Why Is Weekend Bikram Yoga So Hot?

I usually practice on weekday mornings. The classes are full, but not to the brim. The students are regulars, but the skill levels vary. Some people are old, some students are young, but most are somewhere in the middle, like me. The teachers are challenging, but caring, the rooms are hot, but not too hot, and it is all good.

Recently, I have started to practice on the weekends too. My husband has finally succumbed to my Bikram Yoga fever, and since he can only practice on the weekends, I have been going along for moral support. But class has been extremely challenging — because of the heat. So challenging, that we leave class spent, and exhausted, and this can last through the rest of the weekend. Clearly not the goal we were seeking.


Why are weekend Bikram classes so much hotter? Yes, the classes are more crowded, and the turnover of the rooms more frequent so they start off hotter and more humid, but shouldn’t this be manageable by lowering the heat? Or turning off a humidifier or two?

Is it that the teachers on the weekends just run hotter? Or the typical student skews younger and therefore wants even more of a physical challenge?

I’m not sure, but last weekend, I had had enough. Before class, I decided that I was going to do my best, but if it felt too hot, I was going to take it easy. I didn’t want to ruin the rest of the weekend.

Class began – an experienced teacher, but one that I had never had before. She was strict, but provided lots of new insights. She gave me a great correction on Half Moon Pose. I got my elbows below my knees in Standing Head To Knee Pose. Things were going well.

But then people start dropping like flies. It was just too hot. I think the teacher knew this, but couldn’t figure out what to do about it. New students were walking out. Seasoned students were taking a knee. My husband, to his credit, was hanging in there pretty well, but I needed a break. The heat was overwhelming.

The teacher became annoyed. She started scolding people who were taking a rest, or leaving the class to refill water bottles. She announced that she would only teach those that wanted to learn. She brought people down, rather than up. It was disheartening.

Couldn’t this all have been avoided by moderating the room temperature for the increased attendance? I don’t want to stop practicing on the weekends, so maybe we need to try an earlier class. Any suggestions?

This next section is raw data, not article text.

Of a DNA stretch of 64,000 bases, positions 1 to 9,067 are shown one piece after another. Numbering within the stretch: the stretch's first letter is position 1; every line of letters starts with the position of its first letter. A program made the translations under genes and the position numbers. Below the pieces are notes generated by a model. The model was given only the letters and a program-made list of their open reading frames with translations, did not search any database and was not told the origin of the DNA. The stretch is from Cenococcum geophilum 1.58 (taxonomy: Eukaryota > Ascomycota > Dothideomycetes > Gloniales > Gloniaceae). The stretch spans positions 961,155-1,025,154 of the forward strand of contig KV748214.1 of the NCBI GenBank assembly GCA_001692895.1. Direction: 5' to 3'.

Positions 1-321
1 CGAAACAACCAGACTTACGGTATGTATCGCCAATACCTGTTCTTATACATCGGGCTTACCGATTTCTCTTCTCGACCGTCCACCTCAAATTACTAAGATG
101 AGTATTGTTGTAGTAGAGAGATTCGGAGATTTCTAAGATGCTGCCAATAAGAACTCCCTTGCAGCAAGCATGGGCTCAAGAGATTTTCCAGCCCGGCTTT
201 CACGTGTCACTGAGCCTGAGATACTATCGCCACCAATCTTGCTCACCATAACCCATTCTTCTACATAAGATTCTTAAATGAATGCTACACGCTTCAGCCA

Readers, do you find weekend practice more challenging?

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20 thoughts on “Why Is Weekend Bikram Yoga So Hot?

  1. Maybe just that studio? I avoid weekend classes, in part because they are too cold. (It is also when I like to go to PIlates.) But when I do go on the weekend, I go to a different studio than during the week to get a hot class. Luckily, I have choices with my membership.


  2. I go to BYNYC Flatiron & I found that the morning classes tend to be on the cooler side bc the heating panels haven’t been on all day yet. The UWS tends to always be very hot though.


  3. First off…I’m stunned by the action, or reaction, of the instructor. It’s one thing to ask for some general hot room etiquette, but we (regular practitioners) are not in teacher training. I don’t get instructors that treat the hot room like it’s boot camp. As long as people aren’t be too disruptive, particularly those taking a knee. I can see how walking in and out to get water can be disruptive. Even so, I don’t care for ultra rigidity.

    As for your main point about the heat, I’ve wondered the same thing. I’ve attributed the increased heat to the influx of “New Year, New Me” class attendees. The classes have been more crowded since January, especially weekend mornings. I prefer to get to the first class of the day on Saturday and Sunday; mainly because it’s less crowded, but also because it’s not quite as hot as later classes. I’ve noticed the humidity seems to be higher than normal. I don’t know if that’s because it’s dryer outside since it’s winter, so the humidity seems more pronounced; but a lot of people in classes have been taking a knew before we get to triangle posture. I’ve been struggling, but trying to pace myself so that I can make it through the standing/balancing postures. That said, I don’t have any problem standing in mountain posture, or taking a knee, if I feel winded or dizzy. I’ve learned to pay attention to, and honor, my body, and don’t apologize for doing so.


  4. I only go to one studio, and usually have one of about three or four different instructors that I’ve had regularly enough to know their quirks, and I definitely pick and choose which class I’ll go to — if it isn’t the one I typically attend — based on how merciful they are with the heat. The Sunday class I usually attend is always hotter, but it has more students in it than the early ones I take during the week, and I’ve attributed it to that.


  5. I think it’s definitely the studio. I go to two different studios & the one I go to in the weekdays feels a lot hotter than the one I go to at the weekend. I think it’s dreadful when yoga teachers are strict & rude. People often vote with their feet & don’t come back.


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